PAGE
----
Because of the clear need for highly trained applied agricultural experts the long-term goal of this educational program is to recruit and mentor graduates that will contribute to a workforce with expertise in applied plant pathology. <P>Our primary objective is to develop an undergraduate and graduate training program in which students will become an integral part of a group of extension and industry professionals that will focus on providing these students with the skills necessary to mediate diseases of vegetables. <P>The training will include development of both laboratory and field skills, as these students work with the PIs to address serious vegetable disease problems in New York State. The students will learn to utilize research-based knowledge to develop and extend innovative solutions to disease management problems facing US agriculture and food production. <P>The program will target both undergraduate and graduate students, providing opportunity for hands-on experiential learning with campus-based extension faculty and regional extension educators. Additionally, students involved in the program will have the opportunity to interact with agricultural industry professionals (from crop consulting firms, seed companies and agrichemical companies), as well as vegetable growers. <P>All students and PIs will participate in the summer field course, Plant Pathology and Plant-Microbe Biology 419. This project will support six undergraduate summer scholars (two per year for three years), and four one year graduate assistantships. Graduate students will be funded through this project for one year, and will then be funded by the PI with whom they have decided to work. Undergraduates will participate in the Cornell Plant Pathology Summer Research Scholars Program. These students will spend 8 weeks working in an established project, and will be working both in the lab and in the field with extension educators, agricultural professionals and growers. Students will receive hands-on opportunities as they participate in science-based outreach, focusing on a specific disease management problem. <P>Graduate students will develop an applied research and extension project that will have impact on the vegetable industry. This educational opportunity will be unique from other graduate programs in that the extension and outreach will be central to the project. Graduate students will be expected to produce extension materials and give oral presentations to diverse audiences.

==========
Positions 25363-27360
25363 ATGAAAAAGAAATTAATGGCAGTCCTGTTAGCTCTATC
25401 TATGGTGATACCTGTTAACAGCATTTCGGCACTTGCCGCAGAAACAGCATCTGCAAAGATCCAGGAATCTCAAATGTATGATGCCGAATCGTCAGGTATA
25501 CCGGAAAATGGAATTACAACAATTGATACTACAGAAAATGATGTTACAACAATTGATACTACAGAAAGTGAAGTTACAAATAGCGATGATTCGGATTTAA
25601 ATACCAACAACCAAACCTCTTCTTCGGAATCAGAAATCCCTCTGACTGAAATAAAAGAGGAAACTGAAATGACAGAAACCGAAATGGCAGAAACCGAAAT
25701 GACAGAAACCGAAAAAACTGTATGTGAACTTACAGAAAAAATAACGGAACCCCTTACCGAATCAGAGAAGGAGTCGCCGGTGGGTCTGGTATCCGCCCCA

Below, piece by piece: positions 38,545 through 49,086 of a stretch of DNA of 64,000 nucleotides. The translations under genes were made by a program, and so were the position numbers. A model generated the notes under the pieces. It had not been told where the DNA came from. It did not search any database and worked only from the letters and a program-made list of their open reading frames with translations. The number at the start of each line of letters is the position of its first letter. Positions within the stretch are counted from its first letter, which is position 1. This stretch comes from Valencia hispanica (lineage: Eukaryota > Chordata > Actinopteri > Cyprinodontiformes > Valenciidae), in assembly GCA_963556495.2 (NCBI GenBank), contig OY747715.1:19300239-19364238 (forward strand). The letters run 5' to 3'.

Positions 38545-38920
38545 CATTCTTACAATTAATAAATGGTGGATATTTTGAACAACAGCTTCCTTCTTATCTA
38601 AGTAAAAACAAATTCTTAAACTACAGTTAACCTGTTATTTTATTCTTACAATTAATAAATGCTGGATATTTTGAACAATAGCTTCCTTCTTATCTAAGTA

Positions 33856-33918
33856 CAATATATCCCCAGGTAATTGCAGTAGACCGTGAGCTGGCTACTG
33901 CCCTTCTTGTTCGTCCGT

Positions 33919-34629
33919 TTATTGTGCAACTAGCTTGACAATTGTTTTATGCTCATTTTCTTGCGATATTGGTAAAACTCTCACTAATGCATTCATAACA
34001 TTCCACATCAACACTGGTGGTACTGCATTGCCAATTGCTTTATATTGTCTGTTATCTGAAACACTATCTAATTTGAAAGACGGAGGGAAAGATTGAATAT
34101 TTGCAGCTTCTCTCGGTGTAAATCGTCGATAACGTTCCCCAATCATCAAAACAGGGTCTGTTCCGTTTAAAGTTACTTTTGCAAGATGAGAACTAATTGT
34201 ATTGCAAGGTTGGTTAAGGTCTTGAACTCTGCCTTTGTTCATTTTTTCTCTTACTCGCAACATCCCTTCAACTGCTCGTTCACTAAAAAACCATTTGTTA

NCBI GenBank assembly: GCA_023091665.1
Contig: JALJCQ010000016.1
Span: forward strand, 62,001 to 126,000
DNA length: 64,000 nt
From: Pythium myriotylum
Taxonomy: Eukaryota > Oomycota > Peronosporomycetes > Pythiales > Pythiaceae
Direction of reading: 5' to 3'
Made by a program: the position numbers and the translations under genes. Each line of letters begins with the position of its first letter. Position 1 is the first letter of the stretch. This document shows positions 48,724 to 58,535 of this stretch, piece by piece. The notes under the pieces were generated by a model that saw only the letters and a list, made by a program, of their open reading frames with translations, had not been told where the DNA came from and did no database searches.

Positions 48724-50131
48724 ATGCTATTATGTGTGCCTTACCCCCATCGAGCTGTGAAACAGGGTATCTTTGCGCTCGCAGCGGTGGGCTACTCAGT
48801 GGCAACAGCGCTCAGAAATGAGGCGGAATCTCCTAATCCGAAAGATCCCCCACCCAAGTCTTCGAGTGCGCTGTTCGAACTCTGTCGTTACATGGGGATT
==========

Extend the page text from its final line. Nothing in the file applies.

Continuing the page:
Non-Technical Summary: New York State is the fifth largest vegetable producing state in the US, and provides fresh produce to large markets including New York City, Boston and Philadelphia. With approximately 125,000 acres farmed in vegetables annually the farm gate value of these crops is over 450 million US dollars. Although the climate in NY is very favorable for the production of a multitude of vegetable crops, it is also favorable for development of plant diseases. As farmers address the business aspects of the farming enterprise, an employable workforce is needed to address the pest management factors that reduce the profitability of the farm. This workforce is needed in both the private (crop consultants, research and development scientists, crop processing companies) and public (extension educators, extension faculty, applied science researchers, USDA inspectors) sectors for positions requiring varying levels of higher education and experience. The long-term goal of this educational program is to contribute to a workforce with expertise in applied plant pathology and the capability to utilize research-based knowledge to develop and extend innovative solutions to address the serious problems facing US agriculture and food production. The program will target both undergraduate and graduate students, providing opportunity for hands-on experiential learning with campus-based extension faculty and regional extension educators. Additionally, students involved in the program will have the opportunity to interact with agricultural industry professionals (from crop consulting firms, seed companies and agrichemical companies), as well as vegetable growers. Students in this program will be taught the tools they need to successfully enter the workforce in the agricultural sector and make longstanding contributions. Participants will be exposed to and learn how to develop and implement innovative, ecologically based sustainable integrated pest management (IPM) systems. They will learn how to apply research based knowledge and experience to practical pest problems in vegetable production systems. While the experiences offered are in the fresh market and processing vegetable industries, the concepts the students will learn are applicable across the broader agricultural sectors. Students will receive hands-on opportunities to participate in science-based outreach, focusing on a specific vegetable disease management problem. These experiences will be crucial to capture the interest of talented young people. Collectively, these opportunities will provide the students with appropriate preparation for future career opportunities in academia, extension, industry and government. <P> Approach: Recruiting. Recruiting tools will be prepared and widely distributed through (i) personal contacts; (ii) contact sessions at meetings of appropriate scientific and professional societies; (iii) mailings to respective U.S. university departments (i.e., plant pathology, agronomy, and horticulture departments); (iv) graduate and undergraduate alumni; and (v) national advertising in appropriate publications (i.e., Phytopathology News). These materials will also be shared with other programs at Cornell that are designed to recruit traditionally underrepresented minorities into graduate programs in STEM disciplines. To insure that our applicant pool includes traditionally underrepresented minority students and first generation college students, we have contacted and initiated a partnership with Dr. Robert Dadson, Dept of Agriculture, Food and Resource Sciences Chair at the University of Maryland Eastern Shore, an 1890 land grant institution. Selection. Graduate student selection will be conducted through the graduate field of Plant Pathology and Plant-Microbe Biology. Students will be selected based on (i) their written application and (ii) a personal on-campus interview. Criteria for selection will include evidence of verbal and analytical skills, enthusiasm for the chosen field, evidence of a strong work ethic, and previous experience, etc. Qualified applicants will be ranked and the most promising candidates will be invited to visit the Cornell campus for interviews. Offers will be made to the top two candidates in each of two years, however there will be flexibility in the system. Undergraduate scholars will be selected based on a written application, transcripts and supportive letters of reference. Criteria for selection will also include enthusiasm for the chosen field, evidence of a strong work ethic, communication skills, and organizational skills. Mentorship. Communicating regularly about research, coursework and teaching, examining the multiple disciplines that cover applied research and outreach, and jointly exploring extension/outreach avenues and future job opportunities are hallmarks of good mentoring. The participating students, graduates and undergraduates, will be mentored by the PIs. Throughout the course of study, students will be encouraged to discuss their work with faculty members in related fields. Additional bonding is expected among cohorts and with other scientists in the department and at the Geneva campus, where four academic disciplines (plant pathology, entomology, horticulture, food science) are present. Potential Projects. The Co-PIs have identified potential projects from which students may choose. These projects involve the following diseases: Phytophthora blight on cucurbits, Alternaria leaf spot on crucifers, white and gray molds on snap beans, cucumber mosaic virus on snap beans, and iris yellow spot on onions.